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Thread: A quick note on the stability of EB2 and other large mods

  1. #1
    z3n's Avatar State of Mind
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    Default A quick note on the stability of EB2 and other large mods

    It's common users encounter technical issues while using old software like M2TW - it's only designed to address 2GB of RAM regardless of the users actual hardware capabilities - and that limitation can cause stability problems with large mods like EB2.


    There are 3rd party utilities which can address this problem, but there might be legal ramifications and any software modification is potentially problematic, so users should do their own research and make their own independent decisions.
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  2. #2
    Libertus
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    Default Re: A quick note on the stability of EB2 and other large mods

    Why would there be legal ramifications for using a mod that allows an old game to utilize more of your system's RAM? o.O

  3. #3
    Cohors_Evocata's Avatar Ordinarius
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    Default Re: A quick note on the stability of EB2 and other large mods

    Quote Originally Posted by I_Damian View Post
    Why would there be legal ramifications for using a mod that allows an old game to utilize more of your system's RAM? o.O
    It would be against the EULA of the game to make alterations to the .exe file.
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  4. #4

    Default Re: A quick note on the stability of EB2 and other large mods

    Isn't this only true for systems that still run on x86 architecture?

  5. #5
    z3n's Avatar State of Mind
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    Default Re: A quick note on the stability of EB2 and other large mods

    Generally speaking an application makes requests to the OS which then allocates resources, the OS is told what it needs by the application which is why games when poorly optimized have bad FPS or even crashes. What is true is that 32 bit systems are limited to 3GB of virtual and or hardware random access memory overall while 64 bit systems don't have that limitation. Applications all have compiler flags which can be set to be on or off, certain ones help the OS understand how many resources need to be allocated for a task. The OS also uses drivers which interface directly with hardware and help supplement the bios functions. At one time the basic input and output generated by the bios were the only functions called but now the drivers control a significant portion of it. This is why drivers can 'stop responding' the functions called and not able to process the request either due to the hardwares inability (the driver simply has to stop driving in this case, causing a crash) or code.

    Importantly what's important to take away from all this is the fact that software is the reason hardware is pushed to its limits , at one point the game Crysis became known for its extreme technological demands on the hardware as it took a no holds barred approach. CPU, video cards and all other computer components simply could not keep up at the time and only later hardware like ours (CPU, RAM, Video Cards etc) could fully render everything in maximum detail. Hope that helps.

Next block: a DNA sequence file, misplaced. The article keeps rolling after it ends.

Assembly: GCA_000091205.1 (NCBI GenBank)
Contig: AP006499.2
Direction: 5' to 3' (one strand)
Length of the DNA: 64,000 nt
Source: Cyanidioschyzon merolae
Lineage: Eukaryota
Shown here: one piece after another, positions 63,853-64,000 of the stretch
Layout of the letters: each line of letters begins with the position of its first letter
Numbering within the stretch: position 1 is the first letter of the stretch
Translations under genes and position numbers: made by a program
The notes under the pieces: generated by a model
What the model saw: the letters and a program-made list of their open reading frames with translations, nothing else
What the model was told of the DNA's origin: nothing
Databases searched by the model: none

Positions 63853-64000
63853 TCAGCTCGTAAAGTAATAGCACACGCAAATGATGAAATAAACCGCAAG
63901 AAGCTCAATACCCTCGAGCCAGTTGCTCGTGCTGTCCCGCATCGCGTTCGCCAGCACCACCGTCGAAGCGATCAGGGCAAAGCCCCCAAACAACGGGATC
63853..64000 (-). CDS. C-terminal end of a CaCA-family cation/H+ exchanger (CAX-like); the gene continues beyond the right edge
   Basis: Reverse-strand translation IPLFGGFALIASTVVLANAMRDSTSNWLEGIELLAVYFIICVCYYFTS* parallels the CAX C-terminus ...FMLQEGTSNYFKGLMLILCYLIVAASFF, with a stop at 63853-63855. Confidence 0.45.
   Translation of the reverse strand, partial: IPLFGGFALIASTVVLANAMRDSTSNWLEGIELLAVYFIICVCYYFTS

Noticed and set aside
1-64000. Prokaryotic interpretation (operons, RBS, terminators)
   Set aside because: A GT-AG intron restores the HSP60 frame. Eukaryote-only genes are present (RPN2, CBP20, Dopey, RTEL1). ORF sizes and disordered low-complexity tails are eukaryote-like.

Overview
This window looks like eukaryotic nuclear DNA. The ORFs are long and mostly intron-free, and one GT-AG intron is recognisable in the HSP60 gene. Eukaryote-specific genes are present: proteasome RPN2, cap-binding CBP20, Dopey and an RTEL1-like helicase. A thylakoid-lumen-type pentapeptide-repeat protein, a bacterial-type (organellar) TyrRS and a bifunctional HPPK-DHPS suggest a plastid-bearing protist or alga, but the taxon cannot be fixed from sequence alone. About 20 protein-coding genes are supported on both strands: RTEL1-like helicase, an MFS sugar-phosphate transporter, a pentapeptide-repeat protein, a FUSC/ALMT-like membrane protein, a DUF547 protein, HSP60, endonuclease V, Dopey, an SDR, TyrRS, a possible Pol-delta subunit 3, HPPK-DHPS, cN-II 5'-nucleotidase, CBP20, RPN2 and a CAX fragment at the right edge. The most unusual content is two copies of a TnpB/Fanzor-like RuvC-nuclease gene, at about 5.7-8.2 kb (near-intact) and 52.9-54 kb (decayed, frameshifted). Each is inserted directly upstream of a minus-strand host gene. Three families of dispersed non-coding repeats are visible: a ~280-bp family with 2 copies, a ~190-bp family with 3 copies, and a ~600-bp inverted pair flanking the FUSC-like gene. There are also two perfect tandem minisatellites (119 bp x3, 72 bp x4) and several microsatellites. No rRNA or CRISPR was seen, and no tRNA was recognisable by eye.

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  6. #6

    Default Re: A quick note on the stability of EB2 and other large mods

    As I understand it , it is Tw Center`s interpretation of the EULA. It`s in CA`s best interests that their games continue to be played and that new players are introduced to the franchise.
    Last edited by z3n; March 07, 2017 at 01:51 PM.

  7. #7

    Default Re: A quick note on the stability of EB2 and other large mods

    Access to memory is done with what is known as a pointer. A pointer is an integer that is the address of a particular byte of memory. Because 32 bit systems use pointers that are 32 bits long, you can only address up to 2^32 bytes of memory, i.e. 4 billion i.e. 4GB. However, because the OS was 32 bit as well at the time, each program was designed to only use half of that 4GB space and reserve the other half for the OS to use. Even if you have a 64 bit OS, older 32 bit programs are still designed only to use 2GB of RAM. They still can't access more than 4GB since they can't have a unique address for more than that, but since the system reserved RAM can sit entirely outside of the 4GB space now, they can use all 4GBs for their own purposes, a nice step up from 2GB. This is fine for newly compiled programs who just need to set the compiler flag to use all of the space, but for old ones that were compiled before this development, you have to wait for the manufacturer to decide to release an updated copy that takes advantage of this. Or already-released programs can be modified even without recompilation, but as this edits the EXE file, it may be against your license agreement to do this for whatever program you are considering adjusting, so you should consult it first and do your research on the legality, etc as stated.

  8. #8
    z3n's Avatar State of Mind
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    Default Re: A quick note on the stability of EB2 and other large mods

    Yeah in theory you could go as low as 2gb but it's more commonly known as the '3gb barrier'. You can contrarily go as high as 3.7gb as it depends on the system and using PAE (physical address extensions) go even further past that limit though that was terribly optimized. Therefore you could bypass the memory limit despite the OS only allowing 32 bits normally.
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